Procurement is where a commissioner chooses a provider to deliver a service, usually based upon a written specification. There are four types of procurement procedures in common use across the public sector:
The open procedure: You’ll be asked to return a tender by a set date. All tenders will be evaluated before the contract is awarded. This procedure is often used by local councils.
The restricted procedure: This is a 2-stage process. In the first stage, interested providers are asked to fill out a questionnaire and a short-list is drawn up. In the second stage, the shortlisted providers are invited to respond to an invitation to tender (ITT). The tenders are then evaluated and the contract awarded.
The competitive dialogue procedure: This procedure is used for more complex procurements. After a selection process, the buyer then negotiates with providers and invites chosen companies to put in a bid. Providers put in their tenders and the contract is awarded.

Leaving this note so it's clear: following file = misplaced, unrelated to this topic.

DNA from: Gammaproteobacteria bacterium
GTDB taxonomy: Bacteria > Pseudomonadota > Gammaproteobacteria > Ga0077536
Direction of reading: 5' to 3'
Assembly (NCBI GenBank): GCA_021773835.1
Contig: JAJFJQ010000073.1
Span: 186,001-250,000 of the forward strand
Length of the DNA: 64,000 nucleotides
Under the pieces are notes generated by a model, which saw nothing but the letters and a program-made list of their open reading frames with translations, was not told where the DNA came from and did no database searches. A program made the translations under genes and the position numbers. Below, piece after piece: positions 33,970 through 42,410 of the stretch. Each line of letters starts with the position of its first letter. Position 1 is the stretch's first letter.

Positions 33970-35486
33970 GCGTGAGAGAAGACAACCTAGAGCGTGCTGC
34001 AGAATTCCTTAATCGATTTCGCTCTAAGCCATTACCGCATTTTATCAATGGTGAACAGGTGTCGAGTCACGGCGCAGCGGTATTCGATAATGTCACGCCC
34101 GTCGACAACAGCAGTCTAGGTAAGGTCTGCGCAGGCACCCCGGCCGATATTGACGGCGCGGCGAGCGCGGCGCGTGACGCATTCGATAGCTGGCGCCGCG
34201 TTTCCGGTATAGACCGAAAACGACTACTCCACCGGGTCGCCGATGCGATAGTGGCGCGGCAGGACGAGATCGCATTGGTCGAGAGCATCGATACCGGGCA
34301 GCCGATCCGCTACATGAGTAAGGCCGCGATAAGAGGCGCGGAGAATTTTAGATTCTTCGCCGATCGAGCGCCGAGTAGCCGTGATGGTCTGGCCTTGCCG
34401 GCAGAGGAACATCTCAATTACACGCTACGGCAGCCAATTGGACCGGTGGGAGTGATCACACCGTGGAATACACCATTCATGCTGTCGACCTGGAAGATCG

The negotiated procedure: In this procedure, the buyer enters into contract negotiations with one or more providers.
The Local Government Association is developing a new National Procurement Strategy for Social Care Services and a range of tools for use by local authorities. These will reflect the intent of the Care Act 2014, the Children and Families Act 2014 and Commissioning for Better Outcomes. The strategy and tools will give procurement officers and commissioners ways to develop integrated commissioning and to develop provider markets in their area.
Of particular interest are:
- A provider protocol: setting out good practice in commissioning relationships with providers to provide assurance to both parties
- Myths about procurement: a resource to share with stakeholders which is designed to promote a better understanding of the powers and restrictions of procurement
- Go Lab - A how to guide on procurement: A technical guide to good procurement practice in outcome-based commissioning
For providers, there are some great tendering tips on the Tenders' Direct Blog.